A new generation of scientists hope to become genome hackers who redesign organisms to become living tools, capable of creating diesel fuel or producing anti-malarial drugs. That synthetic biology revolution has led to a can-do spirit of innovation that has fueled MIT's International Genetically Engineered Machine Competition, known as iGEM for short. The New York Times has traced the route to iGEM by following a community-college team from the City College of San Francisco, as the group tries to build a bacteria-based battery powered entirely by the sun for iGEM. It's a great overview of one of the more exciting scientific fields today.
Genetic engineering has traditionally focused on swapping out single genes at a time. But synthetic biology represents something much wilder and more radical. Rather than cut-and-paste, synthetic biologists hope to create entirely new genetic code assembled from an open-source repository of snippets of working genes called "BioBricks." Assembling them like legos, the new sets of custom genetic code can then be re-inserted into bacteria or other organisms, modifying their fundamental behaviors and life cycles. This opens the door for scientists to engineer entirely new living organisms.
This redesign approach need not only take place in large private or government labs, as iGEM's student participation shows. Another example comes from DIYbio NYC, a group founded by NYU students that aims to make synthetic biology accessible to "citizen scientists, amateur biologists, and DIY biological engineers."
Synthetic biologists of all stripes already have a large set of genetic parts to work with. MIT has assembled an open-source library, called the Registry of Standard Biological Parts, that holds more than 5,000 BioBricks. iGEM teams have contributed the BioBricks from their projects, but they can also make use of the library for future work.
Scientists from Stanford University and the University of California-Berkeley have also launched their own open-source genetic lab called Biofab. They hope to identify thousands of molecules and processes that would allow them to efficiently assemble DNA parts in the lab, which would then become available for free to any would-be visionaries.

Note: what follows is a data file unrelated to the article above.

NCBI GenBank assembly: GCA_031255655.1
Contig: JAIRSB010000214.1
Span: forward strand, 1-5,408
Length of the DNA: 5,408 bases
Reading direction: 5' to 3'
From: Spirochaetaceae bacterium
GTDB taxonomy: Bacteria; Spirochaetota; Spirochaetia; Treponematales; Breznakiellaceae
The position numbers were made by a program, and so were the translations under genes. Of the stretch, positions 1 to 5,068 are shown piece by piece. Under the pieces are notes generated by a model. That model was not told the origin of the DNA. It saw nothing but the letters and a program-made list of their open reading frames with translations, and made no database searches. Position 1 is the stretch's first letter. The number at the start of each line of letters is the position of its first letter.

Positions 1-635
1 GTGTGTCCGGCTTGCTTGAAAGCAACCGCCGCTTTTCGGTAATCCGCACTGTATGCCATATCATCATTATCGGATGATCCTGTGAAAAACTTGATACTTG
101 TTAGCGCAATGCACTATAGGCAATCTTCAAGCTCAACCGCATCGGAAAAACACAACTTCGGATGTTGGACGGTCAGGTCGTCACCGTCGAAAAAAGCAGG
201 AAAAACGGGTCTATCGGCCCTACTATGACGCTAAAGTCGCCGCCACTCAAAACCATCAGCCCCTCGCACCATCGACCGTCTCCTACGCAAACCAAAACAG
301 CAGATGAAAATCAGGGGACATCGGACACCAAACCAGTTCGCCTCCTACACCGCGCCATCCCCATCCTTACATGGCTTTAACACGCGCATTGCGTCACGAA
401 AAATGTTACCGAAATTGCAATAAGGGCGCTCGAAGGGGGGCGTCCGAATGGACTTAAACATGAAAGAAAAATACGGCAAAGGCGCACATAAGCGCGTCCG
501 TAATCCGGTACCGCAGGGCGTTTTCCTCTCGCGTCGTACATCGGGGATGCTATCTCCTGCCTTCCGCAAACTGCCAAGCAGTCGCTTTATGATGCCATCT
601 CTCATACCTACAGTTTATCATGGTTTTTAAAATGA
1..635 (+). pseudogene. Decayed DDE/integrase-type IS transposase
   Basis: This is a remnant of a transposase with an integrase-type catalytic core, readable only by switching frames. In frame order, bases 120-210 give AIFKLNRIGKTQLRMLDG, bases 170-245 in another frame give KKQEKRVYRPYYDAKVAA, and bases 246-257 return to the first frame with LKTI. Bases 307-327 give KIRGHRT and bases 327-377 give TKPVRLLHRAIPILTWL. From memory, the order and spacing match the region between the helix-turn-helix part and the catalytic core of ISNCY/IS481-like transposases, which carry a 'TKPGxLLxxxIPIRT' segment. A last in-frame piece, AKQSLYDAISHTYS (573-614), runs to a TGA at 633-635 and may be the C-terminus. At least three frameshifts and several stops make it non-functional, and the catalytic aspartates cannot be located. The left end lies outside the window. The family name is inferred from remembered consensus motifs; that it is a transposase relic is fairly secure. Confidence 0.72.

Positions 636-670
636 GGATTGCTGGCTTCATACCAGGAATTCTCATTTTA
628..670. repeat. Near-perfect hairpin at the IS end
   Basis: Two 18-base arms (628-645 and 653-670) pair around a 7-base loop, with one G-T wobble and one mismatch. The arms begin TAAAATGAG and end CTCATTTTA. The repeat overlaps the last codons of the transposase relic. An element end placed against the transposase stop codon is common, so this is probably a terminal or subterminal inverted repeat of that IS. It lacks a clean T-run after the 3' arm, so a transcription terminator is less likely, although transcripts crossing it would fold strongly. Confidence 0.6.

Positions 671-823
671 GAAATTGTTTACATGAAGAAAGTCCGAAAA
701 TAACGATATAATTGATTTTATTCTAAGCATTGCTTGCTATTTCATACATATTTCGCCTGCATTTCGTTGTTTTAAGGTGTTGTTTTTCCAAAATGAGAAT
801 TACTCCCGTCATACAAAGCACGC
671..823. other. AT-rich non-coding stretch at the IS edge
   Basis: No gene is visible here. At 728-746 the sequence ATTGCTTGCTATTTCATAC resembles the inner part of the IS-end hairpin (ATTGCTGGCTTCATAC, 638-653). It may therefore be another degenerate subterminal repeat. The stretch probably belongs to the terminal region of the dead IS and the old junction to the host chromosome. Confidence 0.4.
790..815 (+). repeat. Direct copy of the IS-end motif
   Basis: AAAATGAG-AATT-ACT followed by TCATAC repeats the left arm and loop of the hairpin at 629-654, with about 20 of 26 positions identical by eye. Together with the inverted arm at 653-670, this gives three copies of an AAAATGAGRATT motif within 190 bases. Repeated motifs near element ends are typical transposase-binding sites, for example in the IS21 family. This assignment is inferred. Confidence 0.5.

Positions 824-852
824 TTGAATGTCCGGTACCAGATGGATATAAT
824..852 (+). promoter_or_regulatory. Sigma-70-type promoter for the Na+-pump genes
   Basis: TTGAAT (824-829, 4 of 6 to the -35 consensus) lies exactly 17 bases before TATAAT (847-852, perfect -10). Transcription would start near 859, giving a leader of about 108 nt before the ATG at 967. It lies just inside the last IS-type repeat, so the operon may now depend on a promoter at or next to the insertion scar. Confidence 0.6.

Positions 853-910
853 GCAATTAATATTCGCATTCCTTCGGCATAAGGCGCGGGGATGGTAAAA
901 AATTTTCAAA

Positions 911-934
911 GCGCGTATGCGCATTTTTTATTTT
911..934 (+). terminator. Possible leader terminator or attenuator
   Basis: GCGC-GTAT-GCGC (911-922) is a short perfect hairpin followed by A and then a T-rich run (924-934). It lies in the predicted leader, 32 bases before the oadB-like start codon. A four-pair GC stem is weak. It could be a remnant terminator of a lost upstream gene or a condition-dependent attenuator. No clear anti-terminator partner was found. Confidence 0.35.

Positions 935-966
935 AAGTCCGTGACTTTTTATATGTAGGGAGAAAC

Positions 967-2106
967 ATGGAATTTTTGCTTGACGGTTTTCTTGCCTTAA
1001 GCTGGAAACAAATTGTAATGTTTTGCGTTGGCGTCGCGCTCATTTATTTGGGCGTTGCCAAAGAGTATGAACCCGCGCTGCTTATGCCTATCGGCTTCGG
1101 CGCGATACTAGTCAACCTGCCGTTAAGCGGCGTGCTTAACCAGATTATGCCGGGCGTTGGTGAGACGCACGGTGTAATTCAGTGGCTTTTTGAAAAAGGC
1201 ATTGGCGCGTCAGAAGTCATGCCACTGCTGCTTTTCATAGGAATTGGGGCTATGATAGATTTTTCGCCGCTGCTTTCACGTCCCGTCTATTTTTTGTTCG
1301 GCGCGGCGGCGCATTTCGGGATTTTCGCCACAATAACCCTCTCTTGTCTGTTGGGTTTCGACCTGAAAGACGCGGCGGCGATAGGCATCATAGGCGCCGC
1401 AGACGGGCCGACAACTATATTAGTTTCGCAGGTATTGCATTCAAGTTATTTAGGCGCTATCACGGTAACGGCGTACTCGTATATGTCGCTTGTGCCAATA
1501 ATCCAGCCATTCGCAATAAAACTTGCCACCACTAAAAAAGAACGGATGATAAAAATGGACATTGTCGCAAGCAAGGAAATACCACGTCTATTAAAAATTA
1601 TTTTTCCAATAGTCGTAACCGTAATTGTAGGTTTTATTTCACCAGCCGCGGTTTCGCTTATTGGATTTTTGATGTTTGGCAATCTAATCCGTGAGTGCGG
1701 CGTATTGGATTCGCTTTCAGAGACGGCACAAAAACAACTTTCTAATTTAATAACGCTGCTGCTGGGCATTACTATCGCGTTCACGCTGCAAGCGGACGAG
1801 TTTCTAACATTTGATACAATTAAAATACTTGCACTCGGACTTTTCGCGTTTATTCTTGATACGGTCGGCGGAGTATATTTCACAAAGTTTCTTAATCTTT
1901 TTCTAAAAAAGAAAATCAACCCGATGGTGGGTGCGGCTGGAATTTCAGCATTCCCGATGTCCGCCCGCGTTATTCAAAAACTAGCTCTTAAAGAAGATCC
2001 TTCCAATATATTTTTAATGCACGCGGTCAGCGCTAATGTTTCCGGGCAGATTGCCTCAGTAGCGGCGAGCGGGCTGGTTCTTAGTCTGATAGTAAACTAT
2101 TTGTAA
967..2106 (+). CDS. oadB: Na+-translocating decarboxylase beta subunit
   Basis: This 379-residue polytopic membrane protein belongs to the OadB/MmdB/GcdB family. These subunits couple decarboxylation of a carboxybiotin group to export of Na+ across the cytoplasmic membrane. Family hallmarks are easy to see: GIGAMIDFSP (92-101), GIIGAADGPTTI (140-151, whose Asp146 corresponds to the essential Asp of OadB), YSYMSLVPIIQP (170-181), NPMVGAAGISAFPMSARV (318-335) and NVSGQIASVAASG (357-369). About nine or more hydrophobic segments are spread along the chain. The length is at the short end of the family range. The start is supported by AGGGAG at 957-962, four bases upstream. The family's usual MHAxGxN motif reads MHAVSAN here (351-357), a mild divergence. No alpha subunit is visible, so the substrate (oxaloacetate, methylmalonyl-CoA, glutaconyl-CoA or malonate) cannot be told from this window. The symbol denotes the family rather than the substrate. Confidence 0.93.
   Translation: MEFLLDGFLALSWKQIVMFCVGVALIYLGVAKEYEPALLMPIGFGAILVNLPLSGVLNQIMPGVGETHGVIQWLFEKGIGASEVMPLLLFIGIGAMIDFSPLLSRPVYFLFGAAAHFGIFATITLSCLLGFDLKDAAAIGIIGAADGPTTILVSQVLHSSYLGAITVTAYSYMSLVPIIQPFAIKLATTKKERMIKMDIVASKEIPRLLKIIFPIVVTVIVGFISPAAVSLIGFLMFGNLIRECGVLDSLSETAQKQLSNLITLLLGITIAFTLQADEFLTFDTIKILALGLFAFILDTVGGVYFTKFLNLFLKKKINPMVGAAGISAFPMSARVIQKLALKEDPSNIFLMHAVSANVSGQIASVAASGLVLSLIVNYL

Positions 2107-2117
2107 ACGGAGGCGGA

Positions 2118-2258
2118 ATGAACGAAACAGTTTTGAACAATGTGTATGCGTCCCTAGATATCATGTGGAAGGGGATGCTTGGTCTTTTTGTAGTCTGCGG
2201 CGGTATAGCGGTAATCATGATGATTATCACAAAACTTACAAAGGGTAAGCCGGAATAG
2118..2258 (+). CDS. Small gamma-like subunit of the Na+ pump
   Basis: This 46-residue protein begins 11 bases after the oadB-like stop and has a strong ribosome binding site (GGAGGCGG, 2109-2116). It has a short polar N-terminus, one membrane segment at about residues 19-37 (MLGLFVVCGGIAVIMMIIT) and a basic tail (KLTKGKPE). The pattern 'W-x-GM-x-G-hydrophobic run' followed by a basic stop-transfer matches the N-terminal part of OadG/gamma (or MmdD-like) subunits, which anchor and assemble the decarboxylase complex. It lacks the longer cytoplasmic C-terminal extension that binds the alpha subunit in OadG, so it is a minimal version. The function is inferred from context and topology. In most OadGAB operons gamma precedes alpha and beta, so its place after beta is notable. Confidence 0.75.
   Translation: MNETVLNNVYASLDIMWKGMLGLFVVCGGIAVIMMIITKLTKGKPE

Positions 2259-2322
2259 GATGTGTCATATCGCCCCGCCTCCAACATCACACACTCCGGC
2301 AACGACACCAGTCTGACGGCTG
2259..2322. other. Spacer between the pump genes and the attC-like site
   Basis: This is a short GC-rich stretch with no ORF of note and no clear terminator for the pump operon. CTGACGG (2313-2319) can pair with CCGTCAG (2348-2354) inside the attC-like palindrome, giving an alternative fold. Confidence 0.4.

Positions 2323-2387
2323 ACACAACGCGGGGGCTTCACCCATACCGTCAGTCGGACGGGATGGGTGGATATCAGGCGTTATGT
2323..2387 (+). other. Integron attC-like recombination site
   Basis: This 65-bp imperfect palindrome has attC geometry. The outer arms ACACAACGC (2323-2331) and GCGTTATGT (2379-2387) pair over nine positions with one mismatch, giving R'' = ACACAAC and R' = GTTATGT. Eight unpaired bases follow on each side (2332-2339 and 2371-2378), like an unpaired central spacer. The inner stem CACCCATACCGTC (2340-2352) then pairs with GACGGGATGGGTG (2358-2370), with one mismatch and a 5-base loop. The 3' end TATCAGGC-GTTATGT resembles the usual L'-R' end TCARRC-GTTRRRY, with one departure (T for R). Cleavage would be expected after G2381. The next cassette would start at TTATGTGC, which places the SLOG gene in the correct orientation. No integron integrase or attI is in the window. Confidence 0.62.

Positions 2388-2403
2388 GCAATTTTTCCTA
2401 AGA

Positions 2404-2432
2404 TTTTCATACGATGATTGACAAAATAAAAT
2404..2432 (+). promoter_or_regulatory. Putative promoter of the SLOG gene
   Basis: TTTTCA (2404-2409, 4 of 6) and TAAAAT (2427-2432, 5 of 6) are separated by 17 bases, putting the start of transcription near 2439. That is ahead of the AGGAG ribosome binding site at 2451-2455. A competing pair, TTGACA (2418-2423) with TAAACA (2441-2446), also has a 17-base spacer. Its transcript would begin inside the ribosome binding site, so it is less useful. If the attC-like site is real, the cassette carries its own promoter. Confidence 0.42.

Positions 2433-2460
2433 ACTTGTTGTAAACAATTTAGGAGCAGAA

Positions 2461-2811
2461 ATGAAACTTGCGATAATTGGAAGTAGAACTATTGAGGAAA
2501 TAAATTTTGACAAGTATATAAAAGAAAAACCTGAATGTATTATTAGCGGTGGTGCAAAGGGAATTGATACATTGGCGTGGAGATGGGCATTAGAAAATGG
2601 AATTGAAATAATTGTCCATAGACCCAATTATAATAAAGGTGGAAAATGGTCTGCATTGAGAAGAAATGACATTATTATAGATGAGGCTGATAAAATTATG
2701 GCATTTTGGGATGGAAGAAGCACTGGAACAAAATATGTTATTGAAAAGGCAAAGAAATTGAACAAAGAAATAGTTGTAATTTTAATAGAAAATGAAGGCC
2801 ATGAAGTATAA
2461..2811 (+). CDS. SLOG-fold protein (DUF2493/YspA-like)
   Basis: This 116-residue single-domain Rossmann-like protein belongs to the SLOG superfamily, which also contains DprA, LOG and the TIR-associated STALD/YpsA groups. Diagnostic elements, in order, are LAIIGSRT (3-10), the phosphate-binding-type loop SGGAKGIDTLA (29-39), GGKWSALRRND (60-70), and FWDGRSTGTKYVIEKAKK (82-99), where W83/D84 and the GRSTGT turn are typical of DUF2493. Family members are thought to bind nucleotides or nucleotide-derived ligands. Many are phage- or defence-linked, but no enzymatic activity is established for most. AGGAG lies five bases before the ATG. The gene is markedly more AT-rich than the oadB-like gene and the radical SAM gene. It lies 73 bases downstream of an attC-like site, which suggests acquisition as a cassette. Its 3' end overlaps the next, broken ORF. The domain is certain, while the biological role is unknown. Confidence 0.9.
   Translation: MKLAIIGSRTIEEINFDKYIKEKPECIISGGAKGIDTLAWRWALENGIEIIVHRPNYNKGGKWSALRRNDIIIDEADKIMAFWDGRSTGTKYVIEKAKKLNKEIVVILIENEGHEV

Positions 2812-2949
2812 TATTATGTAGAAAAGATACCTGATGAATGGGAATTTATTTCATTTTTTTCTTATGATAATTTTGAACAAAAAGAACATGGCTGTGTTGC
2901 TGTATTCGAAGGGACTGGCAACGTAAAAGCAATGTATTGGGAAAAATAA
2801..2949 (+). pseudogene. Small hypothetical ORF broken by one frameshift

There's hardly any limit to the early ambitions of synthetic biologists. Even the Pentagon's mad scientists at DARPA have expressed the wish to immortal living organisms with genetically encoded kill-switches. But iGEM teams seem intent on more practical or at least achievable goals for now, including a seizure-inducing fluorescent Mario based on glow-in-the-dark bacteria.
Head over to the NYT for a great read:
Scarey!!! If these bioaugmented organisms get out into the open environment the interactions will be unpredictable, unstoppable and contaminate the indiginous biology. And cause ????? We do not know all the ramifications. Every one doing this reasearch may not have 100% biocontamination contaimment in their facilities. We are creating alien biology on Earth and only God knows the ultimate results.
I know this will continue, even increase and could be very beneficial. But, I have always been scared when men play omnicient God with an average IQ of only around 100 to 150.
@ orangebloodedal You have a point. Whenever a technology gets to the point that you can "Do it yourself", there are inevitably a bunch of yahoos who simply do it WRONG. This might not be so bad when a DIY motorcycle builded accidentally puts the parts in the wrong places, or when a guy trying to build his own tool shed wakes up the next morning to discover it lying on its side.
But messed-up bikes and tool sheds don't replicate, infest their creators' bodies, and spread to those of others. This could potentially happen if one of these "citizen scientists, amateur biologists, and DIY biological engineers" tries to create a cancer-killing bacterium and instead produces a human-killing bacterium.
Open-source genetic coding opens up a lot of potential, both good and bad. Most likely, this idea will be pursued, in hopes of developing better biofuels and other products. Let's just hope we don't kill ourselves off with DIY plagues before we start seeing the benefits.
Though I support this sort of research, I do have apprehensions about it. I happened to watch a very poor movie (a ripoff of the late 1960's cult classic, "Night of the Living Dead") a few nights ago in which government scientists develop a biological organism that locks up a person's neural system for 6-7 hours without leaving any damage. It mutates -- of course -- and infects people, kills them, then they become flesh-eating zombies. But it did remind me of the "Law of Unintended Consequences."
Perhaps this sort of research ought to be limited, by law if necessary, to professional scientists working is isolated labs with every conceivable fail-safe device and procedure conceivable in place.
I was led by this article to wonder about another aspect of this sort of research, made available as open source information: can someone develop something then give out the knowledge freely -- only to see someone else come along, snatch it up, and patent it? Were someone to develop, say, a truly effective medication this way but didn't him-/herself patent it, I could easily see drug companies swooping right on it in a heartbeat -- and then pricing it exorbitantly. Or does open-source material already have protections keeping this from happening -- have it in *any* jurisdiction, not just the U.S.???